The Virgin Mary and Its Significance in Interfaith Dialogue

Friday, September 6th, 2013, 16:03 WIB

 wedforumThe three Abrahamic religions: Judaism, Christianity and Islam, all address the story of Virgin Mary or Siti Maryam. It is told that she was born in a Jewish family, the mother of Jesus or Isa. Uniquely, she is also the only woman whose life is recounted and her name is noticeably mentioned in the Qur’an even as a chapter. In this regard, her position is equal to prophets of Islam: Muhammad, Abraham (Ibrahim), Joseph (Yusuf), and Noah (Nuh).

Besides their remarkable similarities, there are also sententious variations between Islam and Christianity on the Virgin Mary. In this sense, Islamic scriptures thoroughly tell that the signs of godly kind-heartedness filled Mary since her birth. Furthermore, Catholicism emphasizes that the Mary has the most special degree among women. In the Roman Catholic church, she is also the most repeatedly mentioned and revered. In Protestantism, Mary is seen with unenthusiastic, if not to say unconcerned the great significance of her roles in the Jesus and the church’ life.

Marlies Ter Borg, Dr. Fredrik Y.A. Doeka, and Alimatul Qibtiyah presented this interesting topic. Ter Borg is a Dutch philosopher, editor and author. Her work mainly focuses on the study of texts in the Bible and Qu'ran and comparative textual analysis of both holy books. Doeka is a lecturer of Islamology and Theology of religions at Theology department of UKAW, Kupang, NTT. Qibtiyah is a lecturer of Communication and Broadcasting Islam at Dakwah Departement, and the director of Center for Women Studies, State Islamic University, Sunan Kalijaga, Yogyakarta. They become speaker of CRCS-ICRS Wednesday Forum on 4 September 2013 with topic entitled "Bridging Interfaith Dialogue Through The Virgin Mary." Narjiyah Martiyam, Public Education staff of CRCS acted as the moderator.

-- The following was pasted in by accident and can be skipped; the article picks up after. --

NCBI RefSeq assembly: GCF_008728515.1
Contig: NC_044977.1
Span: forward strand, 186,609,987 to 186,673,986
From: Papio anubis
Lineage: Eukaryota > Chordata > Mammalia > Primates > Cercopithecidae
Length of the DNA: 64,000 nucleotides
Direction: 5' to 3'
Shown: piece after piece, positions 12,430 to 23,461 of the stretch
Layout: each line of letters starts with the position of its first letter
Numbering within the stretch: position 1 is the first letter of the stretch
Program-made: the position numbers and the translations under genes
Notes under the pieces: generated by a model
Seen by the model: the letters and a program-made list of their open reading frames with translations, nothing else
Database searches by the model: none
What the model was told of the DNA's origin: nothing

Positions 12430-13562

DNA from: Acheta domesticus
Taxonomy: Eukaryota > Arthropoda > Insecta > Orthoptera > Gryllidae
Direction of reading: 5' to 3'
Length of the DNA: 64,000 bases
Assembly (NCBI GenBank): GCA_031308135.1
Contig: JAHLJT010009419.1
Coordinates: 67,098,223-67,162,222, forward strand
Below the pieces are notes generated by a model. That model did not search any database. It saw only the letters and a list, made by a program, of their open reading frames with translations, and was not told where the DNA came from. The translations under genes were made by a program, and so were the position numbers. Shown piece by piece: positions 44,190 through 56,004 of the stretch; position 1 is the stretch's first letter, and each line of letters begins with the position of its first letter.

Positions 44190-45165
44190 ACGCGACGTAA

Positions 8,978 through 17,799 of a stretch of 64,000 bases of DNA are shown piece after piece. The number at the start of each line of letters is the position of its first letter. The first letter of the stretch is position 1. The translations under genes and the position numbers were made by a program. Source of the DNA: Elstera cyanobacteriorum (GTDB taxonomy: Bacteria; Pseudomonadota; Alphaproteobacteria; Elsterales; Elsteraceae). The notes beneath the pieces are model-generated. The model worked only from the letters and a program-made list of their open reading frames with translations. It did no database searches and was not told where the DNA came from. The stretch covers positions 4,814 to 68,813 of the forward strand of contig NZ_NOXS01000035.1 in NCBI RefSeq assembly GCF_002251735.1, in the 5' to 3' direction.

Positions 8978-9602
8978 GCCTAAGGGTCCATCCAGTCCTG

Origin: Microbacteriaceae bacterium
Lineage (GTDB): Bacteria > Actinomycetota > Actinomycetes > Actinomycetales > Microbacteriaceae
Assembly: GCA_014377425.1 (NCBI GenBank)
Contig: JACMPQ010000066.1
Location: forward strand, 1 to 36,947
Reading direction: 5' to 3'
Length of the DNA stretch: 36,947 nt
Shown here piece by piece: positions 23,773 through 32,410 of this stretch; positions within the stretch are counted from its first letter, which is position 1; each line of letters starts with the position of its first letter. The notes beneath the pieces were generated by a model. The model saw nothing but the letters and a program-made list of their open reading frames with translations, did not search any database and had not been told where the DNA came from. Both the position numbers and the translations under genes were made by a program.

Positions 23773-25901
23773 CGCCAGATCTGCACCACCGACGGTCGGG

Throghout this forum, the three enlightening speakers critically discuss: “Gender issues in the Qur’an and Bible; How Mary is narrated in the Qur’an and Bible?; How Mary is perceived in Jewish, Muslim and Christian world?; Can Mary be a bridge of interfaith dialogue?; and How Mary be a bridge of interfaith dialogue?” Ter Borg convincingly emphasized that the Virgin Mary is loved by Christian and Muslim. This has clear supporting evidents in both the Quran and Bible. Therefore, this fact is important because the shared story brings same religious fondations. Then, it can contribute to religious peaceful coexistence as there are many similarities in the both holy books.

Meanwhile, Doeka further argued that Islam, Catholicism and Protestantism pay serious attention to the Mary and her roles, including her personalities and movements. Those show both her divine and human dimensions. However, he also mentoned that there are three bad strips on the face of the Mary today that should be removed, namely unequal relations between men and women, free sex and poor work ethos (laziness). Then, he introduced two contradictory approaches to resolve the three social issues: “Violence (hatred) and tenderness (loving-kindness).” In addition, Qibtiyah explored gender issues related to the Virgin Mary topics in Islam. She argued that relations between gender issues and the Virgin Mary topics raise critical questions on Allah (God) ’s gender, equality between men and women, human creation (in this sense, it is also related to the topic of Adam-Hawa/Eva), and hijab. (admin,che)